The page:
Dyson’s great success was in unifying two versions of quantum electrodynamics. But his talent and his love was not for unification but for diversity, real diversity—of approach, of ideas and of interests—not that grab-rail for officious identocrats, the boring and alienating faux diversity of skin color, ethnicity, and sexual quirk that now infects the culture.

Dyson knew that success in science, and invention, depends on what Charles Darwin called variation, the range of things that are tried. Success depends intimately on the possibility of failure. We all remember the story of Thomas Edison and the light bulb. The same trial and (much) error—and not a little luck—is behind most important scientific discoveries. Unfortunately, our current system for funding science is rather hostile to diversity. Failure is punished, criticism inhibited and delay can be fatal.4 Rapid, noncontroversial, and often false results are rewarded.5 In the current atmosphere, it’s fine to condemn Charles Darwin for not ceding priority to Alfred Russel Wallace, who sought to publish the idea of natural selection before Darwin but had no great body of observation and experiment to back it up. Darwin had discovered natural selection almost twenty years earlier, but was not ready to publish until he had amassed a compelling body of data. Wallace perfectly understood and respected Darwin’s responsible thoroughness. Twentieth-century critics, obsessed with ”scoop” science, have not.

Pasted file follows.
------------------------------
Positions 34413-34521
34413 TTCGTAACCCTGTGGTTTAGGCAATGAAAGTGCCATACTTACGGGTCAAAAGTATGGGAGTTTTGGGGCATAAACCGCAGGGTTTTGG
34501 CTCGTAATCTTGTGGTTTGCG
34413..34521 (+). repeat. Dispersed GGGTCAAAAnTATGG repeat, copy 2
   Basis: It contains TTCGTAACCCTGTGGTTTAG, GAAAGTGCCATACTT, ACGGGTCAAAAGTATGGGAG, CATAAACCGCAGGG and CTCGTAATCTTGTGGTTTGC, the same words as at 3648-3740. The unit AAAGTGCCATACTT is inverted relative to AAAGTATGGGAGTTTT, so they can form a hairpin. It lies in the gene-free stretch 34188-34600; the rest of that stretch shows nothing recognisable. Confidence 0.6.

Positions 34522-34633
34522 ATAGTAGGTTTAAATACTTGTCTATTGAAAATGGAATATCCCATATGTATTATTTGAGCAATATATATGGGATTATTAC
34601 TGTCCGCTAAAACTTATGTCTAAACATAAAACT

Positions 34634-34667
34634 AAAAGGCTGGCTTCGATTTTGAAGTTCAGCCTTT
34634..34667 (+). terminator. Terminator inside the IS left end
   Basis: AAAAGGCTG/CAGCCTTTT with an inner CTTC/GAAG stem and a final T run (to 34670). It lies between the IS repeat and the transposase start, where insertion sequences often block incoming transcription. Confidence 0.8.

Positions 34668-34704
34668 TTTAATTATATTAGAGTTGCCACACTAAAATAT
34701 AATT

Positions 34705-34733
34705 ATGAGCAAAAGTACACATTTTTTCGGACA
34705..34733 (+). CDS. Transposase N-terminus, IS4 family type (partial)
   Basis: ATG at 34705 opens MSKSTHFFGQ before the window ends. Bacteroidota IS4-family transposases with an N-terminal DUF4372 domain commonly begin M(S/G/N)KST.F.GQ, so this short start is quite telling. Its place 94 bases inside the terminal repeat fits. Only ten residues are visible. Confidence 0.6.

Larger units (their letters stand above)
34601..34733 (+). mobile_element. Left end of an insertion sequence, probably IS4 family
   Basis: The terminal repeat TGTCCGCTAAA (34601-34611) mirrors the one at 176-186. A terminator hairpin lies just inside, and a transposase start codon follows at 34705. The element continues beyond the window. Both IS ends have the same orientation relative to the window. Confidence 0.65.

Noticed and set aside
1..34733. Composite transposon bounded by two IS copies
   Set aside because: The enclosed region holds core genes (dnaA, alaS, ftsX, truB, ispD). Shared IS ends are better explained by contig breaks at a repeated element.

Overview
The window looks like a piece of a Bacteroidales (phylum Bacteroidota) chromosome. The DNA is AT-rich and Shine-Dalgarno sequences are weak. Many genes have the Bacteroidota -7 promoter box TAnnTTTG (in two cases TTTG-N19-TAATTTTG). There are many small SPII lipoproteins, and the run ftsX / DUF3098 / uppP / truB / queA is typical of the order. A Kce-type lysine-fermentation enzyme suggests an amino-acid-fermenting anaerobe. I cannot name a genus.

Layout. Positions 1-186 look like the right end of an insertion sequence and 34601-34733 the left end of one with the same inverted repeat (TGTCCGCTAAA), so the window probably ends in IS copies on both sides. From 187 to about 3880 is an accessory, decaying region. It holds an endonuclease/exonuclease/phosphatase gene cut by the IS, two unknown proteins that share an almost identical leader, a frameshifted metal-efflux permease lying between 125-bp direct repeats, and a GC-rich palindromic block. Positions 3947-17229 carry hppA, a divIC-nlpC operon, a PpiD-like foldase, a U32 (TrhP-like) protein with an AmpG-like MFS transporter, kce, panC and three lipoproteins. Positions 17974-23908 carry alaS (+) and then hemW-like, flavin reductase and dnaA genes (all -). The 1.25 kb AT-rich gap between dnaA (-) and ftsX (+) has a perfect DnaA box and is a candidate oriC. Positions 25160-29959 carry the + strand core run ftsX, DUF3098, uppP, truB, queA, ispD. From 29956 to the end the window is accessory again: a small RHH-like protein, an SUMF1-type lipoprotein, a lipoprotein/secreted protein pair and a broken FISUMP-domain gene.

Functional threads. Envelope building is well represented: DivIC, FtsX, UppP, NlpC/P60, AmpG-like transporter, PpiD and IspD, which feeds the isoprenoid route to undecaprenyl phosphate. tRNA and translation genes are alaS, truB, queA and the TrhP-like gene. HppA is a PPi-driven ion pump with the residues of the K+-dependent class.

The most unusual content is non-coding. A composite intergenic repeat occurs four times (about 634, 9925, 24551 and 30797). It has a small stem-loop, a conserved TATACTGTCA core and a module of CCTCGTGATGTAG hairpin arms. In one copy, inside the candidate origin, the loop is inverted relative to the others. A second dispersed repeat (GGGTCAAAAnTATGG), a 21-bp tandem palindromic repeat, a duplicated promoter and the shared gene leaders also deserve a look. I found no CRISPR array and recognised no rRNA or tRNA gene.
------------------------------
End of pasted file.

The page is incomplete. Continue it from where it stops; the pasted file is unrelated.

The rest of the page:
Dyson’s discussions of the very small—particle physics—will strike non-physicists as strange, surprising, even slightly animistic. Unpredictability abounds; in Infinite in All Directions (IAD) he writes: